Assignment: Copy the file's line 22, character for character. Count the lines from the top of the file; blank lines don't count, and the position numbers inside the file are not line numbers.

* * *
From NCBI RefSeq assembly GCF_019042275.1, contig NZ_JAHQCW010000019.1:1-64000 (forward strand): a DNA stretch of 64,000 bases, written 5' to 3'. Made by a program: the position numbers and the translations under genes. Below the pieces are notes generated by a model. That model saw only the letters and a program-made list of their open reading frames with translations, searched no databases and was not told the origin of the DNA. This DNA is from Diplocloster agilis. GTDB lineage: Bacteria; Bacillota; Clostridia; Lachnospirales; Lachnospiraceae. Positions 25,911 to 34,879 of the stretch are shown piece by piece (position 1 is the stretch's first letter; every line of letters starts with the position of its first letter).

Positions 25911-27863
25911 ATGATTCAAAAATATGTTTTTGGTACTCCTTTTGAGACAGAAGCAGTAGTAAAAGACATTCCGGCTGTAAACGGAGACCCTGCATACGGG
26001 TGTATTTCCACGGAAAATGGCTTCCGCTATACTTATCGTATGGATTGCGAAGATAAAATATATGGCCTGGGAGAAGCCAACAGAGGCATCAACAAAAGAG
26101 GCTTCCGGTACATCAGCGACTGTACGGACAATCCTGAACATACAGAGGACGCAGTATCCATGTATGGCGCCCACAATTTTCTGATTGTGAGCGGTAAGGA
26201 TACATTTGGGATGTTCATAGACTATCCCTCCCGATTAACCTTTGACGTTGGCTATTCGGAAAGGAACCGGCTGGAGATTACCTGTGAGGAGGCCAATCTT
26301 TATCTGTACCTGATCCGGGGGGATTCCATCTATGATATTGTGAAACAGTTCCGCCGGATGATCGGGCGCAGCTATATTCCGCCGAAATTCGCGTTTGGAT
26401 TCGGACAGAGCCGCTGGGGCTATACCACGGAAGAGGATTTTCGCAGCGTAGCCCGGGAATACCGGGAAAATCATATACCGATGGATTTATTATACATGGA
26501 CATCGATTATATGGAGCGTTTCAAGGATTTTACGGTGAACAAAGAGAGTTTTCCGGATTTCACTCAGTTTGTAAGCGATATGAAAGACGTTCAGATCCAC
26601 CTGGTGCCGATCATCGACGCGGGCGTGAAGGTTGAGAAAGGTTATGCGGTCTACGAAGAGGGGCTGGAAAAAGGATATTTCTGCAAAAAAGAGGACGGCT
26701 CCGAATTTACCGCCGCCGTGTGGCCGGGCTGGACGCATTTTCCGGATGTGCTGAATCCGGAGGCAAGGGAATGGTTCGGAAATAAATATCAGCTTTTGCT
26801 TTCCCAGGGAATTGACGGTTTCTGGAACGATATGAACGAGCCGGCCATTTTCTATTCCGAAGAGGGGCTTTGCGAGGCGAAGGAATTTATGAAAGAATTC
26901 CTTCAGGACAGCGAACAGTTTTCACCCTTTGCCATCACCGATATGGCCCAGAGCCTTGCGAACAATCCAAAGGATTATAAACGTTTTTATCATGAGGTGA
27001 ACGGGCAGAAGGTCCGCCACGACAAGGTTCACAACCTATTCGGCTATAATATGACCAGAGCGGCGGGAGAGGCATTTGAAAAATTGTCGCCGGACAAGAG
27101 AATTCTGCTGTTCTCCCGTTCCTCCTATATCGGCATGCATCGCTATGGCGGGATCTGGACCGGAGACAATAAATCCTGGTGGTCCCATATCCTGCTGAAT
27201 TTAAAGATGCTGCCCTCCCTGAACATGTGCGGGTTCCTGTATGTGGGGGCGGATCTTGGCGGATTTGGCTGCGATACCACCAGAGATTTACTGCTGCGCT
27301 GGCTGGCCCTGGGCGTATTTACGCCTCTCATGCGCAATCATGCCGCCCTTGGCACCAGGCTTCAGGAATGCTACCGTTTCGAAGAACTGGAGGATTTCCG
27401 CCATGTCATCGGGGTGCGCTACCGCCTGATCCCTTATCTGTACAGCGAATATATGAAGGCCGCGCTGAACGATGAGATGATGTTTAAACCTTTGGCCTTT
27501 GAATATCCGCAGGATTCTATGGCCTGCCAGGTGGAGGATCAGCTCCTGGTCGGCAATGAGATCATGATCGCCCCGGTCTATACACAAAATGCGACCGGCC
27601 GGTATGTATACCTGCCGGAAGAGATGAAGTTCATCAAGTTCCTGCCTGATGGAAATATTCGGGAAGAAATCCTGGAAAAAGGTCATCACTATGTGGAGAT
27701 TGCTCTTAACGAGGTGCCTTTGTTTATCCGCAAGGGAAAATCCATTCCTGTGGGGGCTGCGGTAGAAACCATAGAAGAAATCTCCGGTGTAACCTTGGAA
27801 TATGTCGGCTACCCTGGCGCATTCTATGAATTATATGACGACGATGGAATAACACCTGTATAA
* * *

27801 TATGTCGGCTACCCTGGCGCATTCTATGAATTATATGACGACGATGGAATAACACCTGTATAA